The Courier News from Blytheville, Arkansas on June 2, 1950 · Page 1
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The Courier News from Blytheville, Arkansas · Page 1

Blytheville, Arkansas
Issue Date:
Friday, June 2, 1950
Page 1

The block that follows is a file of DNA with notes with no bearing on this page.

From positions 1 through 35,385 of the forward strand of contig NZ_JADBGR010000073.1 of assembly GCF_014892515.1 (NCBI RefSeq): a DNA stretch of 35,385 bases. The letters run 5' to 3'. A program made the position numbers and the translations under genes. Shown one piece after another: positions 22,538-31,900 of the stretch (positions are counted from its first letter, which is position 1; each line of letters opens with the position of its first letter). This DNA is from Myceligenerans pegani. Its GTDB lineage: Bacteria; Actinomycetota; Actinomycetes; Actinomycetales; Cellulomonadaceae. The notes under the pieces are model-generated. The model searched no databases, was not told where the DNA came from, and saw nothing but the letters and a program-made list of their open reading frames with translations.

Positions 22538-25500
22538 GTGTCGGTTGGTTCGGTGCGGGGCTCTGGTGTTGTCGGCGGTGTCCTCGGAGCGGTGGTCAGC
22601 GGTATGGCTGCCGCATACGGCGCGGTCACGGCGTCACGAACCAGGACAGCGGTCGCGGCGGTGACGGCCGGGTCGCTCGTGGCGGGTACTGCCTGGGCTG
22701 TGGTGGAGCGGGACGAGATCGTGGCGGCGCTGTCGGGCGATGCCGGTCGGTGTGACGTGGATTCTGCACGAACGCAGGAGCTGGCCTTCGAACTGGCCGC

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BLYTHEVILLE COURIER NEWS THE DOMINANT NEWSPAPER OP NORTHEAST AHKANSAS AND SOUTHEAST MISSOURI VOL. XLVI—NO. 61 Blythcvllle Courier Blylheville Daily News Mississippi Valley l BlytbcvUlc Herald BLYT1IKVJU,K, AHKANSAS, FRIDAY, JUNE 2, 1950 FOURTEEN TACKS SINGLE COPIES FIVE CE*T» | Lee Ouster Is Pressed By Sawyer Similar Charge Being Readied For Remington By CHARLES MOLONV WASHINGTON, June 2. — (AP) — The Commerce Department pressed ouster proceedings" against two trade officials today in Hie face of an accusation that tlie real reason for its action is fear of a Congressional investigation. Department officials said "mal- administration." charges are being readied against William W. Remington similar to those handed yesterday to Michael E. Lee. j^ Both Remington and Lee arc ^10,000-a-year officials of the department's Office of international Trade, Both have denied Congressional charges that they are poor security risks; both have refused to quit, as requested by Secretary of Commerce Sawyer. I.e* lo Be Tired Lee was notified yesterday that he will be fired unless he can refute. the maladministration accusation within five days. He retorted in a statement that the accusation was a subterfuge; that Sawyer had yielded to an "ultimatum" by some senators that the department would be investigated unless Lee was discharged. Sawyer has said that his action against the two men is grounded *'In the interest of good administra- tion'' rather than loyalty. Details Are Kefusrd While the department refused to give any details about the charge against Lee, its basis already had been indicated by Assistant Secretary of Commerce Thomas C- Bin is- dell, Lee's direct boss. Blaisdell told a Congressional committee .bacfc in February, it was learned, that there had been complaints by ''certain people who were disciplined by Mr. Loe for not, doing their work properly. Mr. Lee L<> a hard taskmaster. He works his people hard." x •i* Lee, 42 years old and a. Commerce • ^r>epartment ( employee fnr fivc'.yenr.v T siiid In hLi .statement: ' i "I bear the secretary no ill will' for his;, action because I believe he was motivated by an understandable desire to save his department the trouble ''of a Congressional investigation. ; "I Wish It Were Possible 1 .' "I wish it were possible for. me to accomodate htm by resigning. I cannot do so because a matter of principle lins been raised which affects not only myself but every other government employee." He recalled, that Sawyer and Blaisdell themselves, among other top department officials, had in the past "either ~"',rt;cly or under oath affirmed complete confidence in my ability, competence and loyalty." Blaisdell told the Congressional • Rroup in February that "the FBI has investigated Mr. Lee very carefully. There has been no reason found lo question Mr. Lee's loyalty. Also we have looked into Mr. Lee's competence and we regard him as one of Uic most competent people we have." U.S. Develops Atomic Field Artillery Shells «>• MAX HOV1) WASHINGTON, June 2. (Al 1 ) — TUe Uniled States has developed atomic artillery shells mid atomic warheads for guided missiles, it was learned today. News of lliese revolutionary we»n- Si —Courier News Pliolo OI'IJNING OTTIIU OSCIiOLA STYI.K SHOW—Osi'eoln's Mayor Ben F. Butler is shown above as lie welcomed the tnort than 1,200 persons who attended the Osceola ProEresaive CnibV fashion show at the Andrew J. Florida home last night. Mayor Butler welcomed Ihe group and then Introduced Mrs. John W. Edrington (right background), general chairman of the event. (Stic additional jiictilres and story on I'age Three.) Gas Franchise Vote Canvassed West Considers Plan For Police in Germany WASHINGTON, June 2. (/!*>—The Western powers are considering a proposal to create a central police force of 25,000 men in Western Germany. This was disclosed today by the State Department, winch said the proposal was advanced by Chancellor Adenauer ot West Germany. The suggestion .was taken, up by Bids Are Opened On Road Projects $355;0'89.Js Apparent Low Bid for Widening Of Highway 18 Apparent lo\v bidder for the job of widening Highway 18 Del ween Blytheville and Manila is Ben M. Hogan & Co. of Little Rock. It was announced today in Little Rock following the opening of bids on 132.1 miles of new roads and construction of 20 bridges throiightout the state. The Elogau firm's bid for const-ruction of about 12.7 miles of asphalt road and one concrete and steel bridge between here and Manila was $355,059.84. The Arkansas Highway Commission took the bids under consideration today. Total ol the npparen low bid.s was 53,536,541, about IT percent leJss that, the astimntet cost. The Highway Department ha- 1 estimated the cost of the 18 projects at $4.300,000. I Federal aid will help finance tiin Miraisippi County project and 1G others, ons caines in the wake o( Defense Secretary Johnson's report to President Truman on March 31 that Uils country is developing a variety of new atomic missiles which may have tactical as well as .strategic significance. Use Against Troops Thai means they cnn be used against troops in the field as well as against industrial targets. Reports of the new weapons ate giving Atlantic Pact military planners new confidence that Western Europe can be made secure against possible aggression without bankrupting the United Stales and Us Allies, Atlantic Pact planners do not regard tactical atomic weapons as u substitute for stronger conventional ground and air forces in Western Europe, or for stronger air and naval forces in the United States. They believe that strengthened ground nnd tactical air forces in Europe are essential to force the Russian army, In case it attacks to concentrate in mass formation nnd thus be vulnerable to atmic weapons. Void Must Be Fillet! Atlantic Pact military planners nave feared that the absence of real military strength In Wcsteri Europe may invite Soviet attack lew years from now—unless the volt is filled in the meantime. They say that an attacking Rus sinn army could defend iUelt" ngafus atomic attack by dispersion, unles strong Allied ground and air force were present to force it to conccn (rate. Russian soldiers spaced 10 yards apart, limy say, could \vi\\ entirely across Europe without pro hibitive losses if faced only by atomic weapons, The combination of tactical atomic weapons and stronger conventional forces arc expected to lick this problem. Truman Presents 'Veep' With $2,500 Gold Medal WASHINGTON, -June 2. </]>>— A yold medal that Congress voted Vice President Alben Barkley for "riistiiiRUishcd public service" was presented to the "Veep" today. President Truman gave It to liirn at a While House ceremony attended by members of the Supreme Court, the ciiblnct nnd many Senate members. Beaming, Mr. Truman said he didn't believe he "ever had u privilege I appreciated move," Congress appropriated $2,500 on Aug. 12, 1949 to be spent on designing tiud striking a medal honoring Dark-ley who served in Congress—House or Senate—for 25 years before his election as vice president in 1048. U.S. May Have to Boost Foreign Arms Outlay Acheson Says Security Force Is Not Adequate 'he Kev. Oliver S- Tomltins British Church Official Will Speak in AAissco The Rev. Oliver S. Tomkins of London, associate general secretary of the World Council of Churches arid secretary of the Council's Commission on Faith and Order, will spent at the Episcopal Churches in Blytheville and Osceola nest Friday, It was announced today by the Votes in the special elections ir Stecle and Camthersville. Mo, Wednesday to grant Arkansas-Mis souri Power Co. gas franchises were canvassed last night by the cH,> councils there. The official returns were un- f|r,:i'ianged from the unofficial tabulations announced yesterday. The voio in Sieele was 101 (or an one against. In Caruthcrsvilie, the vote was 177 Tor and oi\* ag'iinst, Hnyti's city council is scheduled to meet Monday night to canvass the vote there. The unofficial re- ti'rns show 100 lor and two against. Arkansons Finish Naval Academy Weather Arkansas forecast: Thunder showers this afternoon, tonight and ANNAPOLIS Aid., June 2. </*»/— Seven Arkansas were among the GtlO men graduated from the U. S. Naval Academy today. Three of them. Ambrose Joseph Hint?, Jr., of Pocahonta::, ClxarlCK i Rench Galloway' Jr., of Augusta, nnd George lX<iiaUI Moore Jr.. Searcy, wore commissioned second lieu- tciiBiita in the Air Force. The o tliers were commissioned pn.sii.nis in the Navy. They are Gene Trayscr Dtmawjiy, Pine Bluff; David D n p u y Elccnvagon, FayettevilLe; John Hcnninger Reaprin. Texarkana, and William Bristol Thompson Jr., Little Rock. he American-British-French for- ign ministers a t their London neeling early this month but no lecision was reached. Press olficer Michael .1. McDernott told a news con f ere nee t ha t he matter now has been referred lo the American-British-French lijgh. commissioners , at Frankfurt for n decision after discussing u?ith West German leaders. "No Agreement Vet" McDermott- stressed there li as icen no agreement yet "as to the nature or size of additional police units for Germany." As a matter of fact, he said, *l™ thiee Western Allies Imve not even decided whether more police arc needt'd. . McDermott said the high commissioners have been instructed to ''study and make recommendations" to their governments ou whether to create a police force and if so what size it. should ue He said the commissioners have o-:cn given "no guidance" to hc-p them make up their minds. McDermott said Uie foreign ministers "did not feel they had sufficient data and information tti reach a decision" in London. Before the meeting, he said, Adenauer sent a letter to all three governments "requesting 25,000 central police." ]'romp led by Soviet Move The letter undoubtedly w a s prompted by Russia's move in arming a 50,OCO-man east Gcrn>:m police force. The three Western foreign ministers discussed Russia's action in East Germany and decided to issue separate protests against, this- They contended Russia was Mayr.iutly violating specific pledges not to rearm Germany. In talking to reporters, McDcr- I molt reiterated that generally Uv: United Stales Is "opposed to the rearming of Western Germany." M'Carthy Skips Charges of GOP Senator Ignores Fire Of Colleagues to Aim New Communist Blast ELECTRICAL STORMS Saturday. No important temperature changes. Missouri forecast: Mostly cloudy tonight and Saturday with scal- tcrccl showers or thunderstorms .southeast nnd extreme south portion Saturday; low tonight G5 southeast; high Saturday 85 southeast. Minimum this morning—??? Maximum yesterday—?? 1 Sunset today—7:08. Sunrise tomorrow—4 MS. Precipitation 24 Hours to 7 a.m. today—none. Total since Jan. 1—30.77. Mean temperature (midway be- ^Vwcen high and low)—??? WJ Normal mean for June—78. This I>a(c Last Vcar Minimum this morning—65. Maximum yesterday—78. Precipitation Jan. I lo this date —28.34. ... • ''"4 Motorcycle Damaged Blylhevillc's volunteer liiernen answered an alarm to the home of H. C. Blankcnshlp at 309 East Kentucky Street yesterday afternoon to extinguish burning wiring on a motorcycle. Tile motorcycle suffered sl'ghl damage. New York Stocks Quotations: AT&T Amer Tobacco ........... Annronrta Copper ........ Deth Stnel ............... Chrysler .................. CO 1-2 By MARVIN T,. AIWOWSMITH WASHINGTON, June 2. {/PJ— Senator McCarthy sidestepped the crili- eisni ol a group of Republican colleagues and ninde ready to fire u new Communists- in-govcnimenl Wast today. The Wisconsin legislator told reporters the new attack would come in a Semite speeeh which he suid would ignore charges leveled by GOP Senator Margiiret Chase Smith of Maine against "cWtaiu elements" of the Republican Party. It was clear she was talking about McCarthy, for one. McCarthy declined in advance to discuss his speech in detail. It was understood, liowever, that, he intended lo renew his criticism ot the Democratic controlled Senate committee investigating his charges there are a lot of Communists and fellow travelers in the Slate Department. Address lo Senalc Mrs. Smith addressed the Senate yesterday just before leaving for Italy lo serve as a delegate to a United Nations Educational, Social and Cultural Organization (UNESCO! conference In Florence. She blasted both Republicans and the Truman administration. The Senate's only woman member told her colleagues It is 'time lo call a halt to what she termed •'character assassination sheltered by the shield of Congressional immunity." McCarthy sat nearby as Mrs. Smith spoke. Afterwards he said he had no comment. "Dcelaratinn til Conscience" 160 1-8 i Mrs - fir" 11 '' read what she called fis ! a "declaration of conscience" and 3' 5-8' sai<1 il llas " lc hacking of Rcpubll- '17 I 2' Rev. William J. FUHliugh, vicar. H The Rev. Mr. Tomkins is coining 1 to the United Stales to allend a meeting of the" World Council's Central Committee at Toronto July 9-15, and while in this country he will spend four days in Arkansas. Next Friday afternoon, he will spenk at St. Stephen's F/oisr,opi\l Church in Blytheville nt 2:3'J. That- night he will speak at the Calvary Episcopal Cliurch in oscenla at T:30. following the monthly dinner meeting of the congregation at 6:30. Addresses O|>e» In Public Both addresses, the Rev. Mr, Fitzhugh said, will be open lo the public. The Rev. Mr. Tomkins Is expected to speak on the movement toward a imified.-chnrch, which the World council of Churches was set' up to foster. The World Council of Churches was created in Amsterdam in August, 1948. Lo farther the movement .ownrd a unified church. T Jl 1 s movement, the Rev. Mr. Kit/.hiiEjh ex plumed, is n reversal of the trend of the past centuries toward increased division of church denominations. Cambridge Ci.nlu;! Ic A graduate of Cambridge University, where he was a member of Christ College, the Rev. Mr. Tomkins received his bachelor of nrls degree in 1832 and his master of arts, dcgvcc in 10'.15. lie wus oVdiiiu- nd a deacon in the church of England in 1035 und became a prlc,sl in 193G, serving lu Llic . diocpses of Cliclnfsford and Sheffield, After serving sis vicar of Holy Trinity Church in Millhousci In Sheffield Dfocc£c from 1D4D to lil-M, lie resigned 'to become ns.sLstnnl' genera! secretary of the World Council Provisional Committee. He was elected to his present office in 1 See TOMKINS on 1'ajrc II WASHINGTON, June 2. (AP)—Secretary of Slate Aclie.son lold senators bluntly today that the United States may have to increase, in years to come, its annual outlay for foreign anus. Testifying hoforc- the Senate oreign Relations and Armed Services Committees, Acheson said the Western world is "a long way from having an adequate security force" to meet the threat of Communist aggression. He urged Congress to approve ft* new $1,222,500,000 aims nlcl program ' for the fiscal year beginning July 1. Of that amount, $1,000,000,003 would f;o to bolster defenses ol the North At Inn tic Treaty countries. ^ Tlie tola! amount asked Is slightly lower than the 51,314,010,000 matte available by Congress for the present fiscal year. But Ache.son refused to hold out hope Unit tnese expenditures can be progressively reduced. In response to a question by Senator H. Alexander (K- NJ), the secretary .said nn "honest answer" is tluiL in the immediate future the United States ml^ht have lo increase iVs nkl lo Western Europe. Without mentioning Russia by nnnic, he said thai unless another power revises its course of net ton, "we niny have to put more, rather than less, effort into this program." Aehesou said the United States must continue its mlUlnry assistance to Western Europe in oidet to preserve the North Atlantic area from aggression, ' lie said the Western, null-Corn nas made 27 Entries Received to Date For Jaycee Beauty Pageant With the v dcadline for entries in BlyUievilte'-s annual htauty pageant, only three days away, Mrs. Hni'p, entry chair/nan, today reported 27 registr:; ticms have been received for the event. The Junior Clinniljer of Commerce-sponsored contest 10 crown Miss Blythcvillc, Miss Jnniri- Blv- thcvilla and Mr. Jayccc PresS-lcnt of 1975 will be held Thursday nnd Friday nights at Haley Field. Entries in the Miss Blyhevillf contest include Jean Dedman, Freddie Garner. Jiinmle Frances demons, Mary Jo Eaton, Louise Sullivan. Mary Margaret Autcn, Myrtle Sexton and Virginia "Fay En.slcy. Those who will compete for the title of Junior Miss Olytticville include Barbara Ann Balm. Linda Lee Blankenship, Tanda Lanu.sL Ann Robinson. Marietta Grave-s. Carole Kay Roncb. Pamela Ann Blnckwcll, Molly Guard, Patricia Coca Cola Gen Electric Gen Motors Montgomery Ward J C Penney Int Harvester Republic Steel Radio Socony Vacuum .. Studebnker Standard of N ,1 .. Texas Corp Scars U S SUel 350 •10 1-1 1 f>-8 59 3-* 2B 3-8 3?> 1-8 20 1-4 19 1-8 34 1-4 1f> 1-4 71 1-8 45 1-4 33 1-8 Soybeans CHICAGO, .June 2. 1,T t — Closinfj Soybean Quotations: High Lovy Clos July ^23^i SHVi ai2Ti Mov 224 221',4 221 : S-2 Jan ........ 225 VS 222?i 22:)'; can' Walters. Shurnn Kay Parks, ulia June Klenc and Carolyn Young, Socking the title of Mr. Jaycee 'resident, or 197i> will be Neil Scott larpcr, Butch Smothcrmon, Thomas Hale Begun, Noil Mmiiimcr, rimmic Kciwarrts, David field Balm tml Phil Smith. Kntrles will be accepted by Mrs. larp through Monday. Shu pointed out that ijirls or children need not wait, until con- anted by a sponsor to enter as some .spon.sorinK firms are seeking entries. Unmarried girls between ths nges of 18 »nd 2fl years inclusive, who liavc never been married arc eligible to compete for the Miss Blytheville title. Children between the at;es nf 3 and 5 years, inclusive, inny enter competition for titles of junior BIythcvillc and Jayccc Prct-lden*. of 1975. Miss Martina Hyde, wH.snn kindergarten supervisor, will bo one of the judge.s in the children' 1 ; division. University of Arkansas football coach Otis Douglas and Ltnuttrimnt Governor Nathan Gordon will be the two male judges In the Mi.v; Blythevillc: event. munlst conlition already great progress In economic and political cooperation and In defense picpitrntlons. «ut, Uic secretary sak. sharply "If any otic of us let down, 01 slacken oin efforts, the result could well be disaster. Only by forccfir concerted action along the " which have been Initialed countries which practice V|! rncy preserve democracy.' To Joint Group Achc.son's prepared testimony wa presented lo a Joint session of th Senate Foreign Relations nnd Arm ec' Services coinmiltec. It. foUowiid by a day Pi usltlcr Truitian's incssaye usking congici for the neiv funds to keep, flc^ym the $l.yU.OtQ,OQQ of AnierfcEut'inu nitions already heitis; sent, abiua in this fiscal ycnr. The new mone would provide arms aid for Hi fiscal ycnr licginning J'.jly 1- Mr. Truman called the altl "tlyimmu: nognun o[ const rueiivt action to expand the frcodom and increase the well-being ol all free people." The President's .stnlcn]?nt in support of his re<|uc.'st was far more heated than the one Acheson presented today. Mr. Truman declared btnnlly that Ihe Soviet Com- numists are threatening free na- Sre AKMS on l';»«c 11 'M'ArihurPlot' Said to Be Fake Japanese Police Arrest 'Paranoic'; Story Is Refused TOKA'Q, June 2. (IF)— Ma). Gen. Chaik'.s A, Wllloughby said Lonlght ccupalion headquarters hncl re- etvctl reports of (mother )iol to assassinate General Mac- \rthnr but Ire called them "an ab- ohite tnke." "Nolwdy is going to kill Santa :|nus," Wlllougliby, MacArthur'n intelligence offi- , :cr, said. He disclosed an excitable "Japan \se policeman nad i lUormed occupa- \ ton headquarters | ,1ml police liad , arrested a Japanese who "apparently was n pnra- nolc"—n man who :hinks the world ngatnst nitn Heattqua r t-e r sjji "ictuses to acce; this story^ as .e had German Youth Seek U.S. Refuge BERLIN, .lime 2. Wj— West fior- Hn authorities pleaded with 210 bhie-shirtcri Con\n\\]nl?,t youths to- dny to return the Husfjian to their homes . Tlicy refused said th« alleged plot hs told to occupation hcadquai'tcrs was this: An unldenLificd Tokyo organization, reportedly leftist, planned to kill MncArthur near downtown Hi- baya Park, not fnr from ills head- [jtmrters. The date originally was set /or May 14 or 15 but was postponed until .June 4 n coincide wit)) the upper house of parliament elections. The man arrested supposedly wa* involved in the plan but it wa* not clear whether he wa$ to be .he Hssnssin. General Passes Park MncArthur rides past a section of Ilthiya Park four times dally In commuting between his office and his American embassy home. The arrest was made yesterday. MaeArthur continued his regular schedule today. Two Oilier riols Al least two assassination ploli agninsb Mac-Arthur have been reported during the occupation. One involved an elderly insane Japanese who rushed at Ihe general with a wooden sword and scabbavd which was found to contain a petition for sending his son to nn American school. The second, a reported plot of * .secret organization, failed to ma- tcrlnliw. They came to Her] in for the WhlLsun march of 500,000 German communists, took one look uX the Western sectors and were converted. The orphans of the march, encamped in Ihe British sector, told city officials this afternoon they (A) tio not want to return to the cast, nnd <!J) they could not safely j;o hack now nny way because of tl.eir disuhcdfcnt flight. Women May Be Forbidden to Drive In Arkansas—By Vote of Boys State can Senators Tobcy (MID, Aikcn (VI), Morse (Ore), Ives (NY). Thyc (Minn) nnd Hendricksou (NJ). Tllc declaration asserted that the j_ 2 | sponsoring group is concerned with "Ihe growing confusion that threatens l!le security and stability of our country." It added: "Tiie democratic administration lins initially created the confusion by its lack of effective leadership, by it-s contradictory grave warnings and optimistic assurances, by its complacency lo the threat of communism here at home, by Us oversensltiveness to rightful criticism, by its petty bitterness against its critics. Former Blytheviile Boy Who Graduated From Boys Town Is Ordained As Priest New York Cotton LtTTLE ROCK. .June 2 —OF>— Women may be forbidden to drive automobiles by legislative act here today. Not really, of but such a proposal is before the Arkansas Boys State legislature at Ms one- day session. The Buys Stale, a study In government for high school juniors, i.s winding up its week's existance at nearby Camp Robinson. Another proposal before the young legislators would ban political third parties hereaHcr In Boys State. That one grows out of parity successful revolt earlier thus July week against Ihe two regularly- j Oct established parties. | Dec Other bills would: j ^ xr Direct the state lo take over and . ^* a y operate all liquor stores. ! Forbid anyone to practice ^ htal-; WJ ng art without having the decree i J^« Open High I.wo 3350 .1362 .3318 325S 3279 3272 32*4 3268 3244 3213 3265 3243 32.17 32GO 3237 Close 3360 3279 3268 3265 3260 •of doctor of medicine or doctor of 1 dental surgery from a rec<<3nizcd four-year institution (and would provide severe penitentiary sentences for violations.) Have sexual education tauyht to I Dec senior students in all state-owned ' Men secondary schools. | .May NEW ORLEANS, June 2. Closing cotton quotations: iligli t/ow Close i July 3337 3327 3336 Oct 3270 324S 3269-70 3260 3262 3254 3237 3237 3237 3260 3262 3254 A newly-ordained Catholic priest who spent his boyhood in Blythc- /Ille will celebrate his first Solemn Moss Sunday at the Chapel of the mmaculatc Conception at Boys i'o,wn, Nobr.. where he spent his ligh school years. He is the Rev. William B. Mar,in. who was ordained lo the lood of the Roman Catholic Church May 31 at, St. Cecelia's Cathedral In Omaha. N'ebr.. by the Most Rev. erald T. Bergan. archbishop of Omaha. Father Martin will celebrate his first Solemn Mass at 10 o'clock Sunday morning. Monsignor Ntchol- H. Wcgncr. director of Boys Town, will be Ihe and the Rev. Francis P. Schmilt, director of the Boys Town Choir, will deliver the sermon. Father Marlin. known lo his many friends as Ben. came to Boys Town, Oct. 31. 1938. from Blylhc- ville, where he was born Jan. H. 1024. Kon of (he late Mr. and Mrs. John W. Martin, he was the fifth of a family ot nine children. He has six sisters and two brothers, Ills mother died In 1930 and his father died In 1942. Ben was in St. Joseph's Orphan- a high school fre.shtnan. and wixlle here he was active in a number of extra-curricular activities. He scrv. four terms as n Boys Town commissioner, was a member of the Boys Town band four years, and was center on the Boys Town high .xchoo football team, earning a major let tcr. f'ollowmg his graduation fron Boys Town In 1942, he attended St Louis Preparatory Seminary, St Louis, Missouri, for his college slu dies and philosophy. lie stndici theology at Kenrick Seminary, SI Louis. C. of C. Trying New Way to Further Its ndustrialization Plan The Dlytheville Chamber ot Commerce is trying a new means of furlhering its Industrialization program. This plan con.sist-s nf providing Blytheville merchants and businessmen with printed .stickers to attach to business letters they send to industrialists and suppliers. These stickers the industrialist or supplier receiving the letter "Are you interested In expanding your facilities?" and refers him to the Chamber of Commerce for information on Blytheville. Purpose of these stickers. Chamber of Commerce Manager Worth D. Holder said In a letter to chamber members, ts "to give each and every person in Biythe- ville an opportunity to assist In our much-needed Industrial expansion program." Supplies ot the stickers are available at the Chamber of Commerce office in City Hall. Mrs. Gammill Joins The Itciv. William H. Merlin a«e at North Little Rock from 1030 to 1037. He came to Boys Town as He spent his summer vacations] . since he-ginning his studies for the I TB Association Staff priesthood as a hoy counselor at Boys Town. I Father Martin Is the fourth Boys Town citizen to become a priest. The olhers arc the Kcv. Henry J. Sutli, S. J., who is now a missionary in British Honduras; Ihd Rev. Leo Kuhn, assistant pastor at St. Patrick's Church, Omaha, and Ihe Rev. John Farrnld, dcnn of boys in tlie grade school section nt Boys Town. Father Martin Is the first priest from St. Joseph's Orphanage in its history of more than 30 years. Mrs. C. G. Redman, executive secretary of the Mississippi County Tuberculosis Association, today announced the appointment ot Mrs, Frances Gammill as the association's office secretary. Mrs. Gammill assumed her new duties this week. Prior to her ap- iwintment by tlie Tuberculosis Association, she was it member ot tho faculty at Langc School. Mrs. Redman said Mrs. QanimlU will also assist with lh« Association's educational program. '•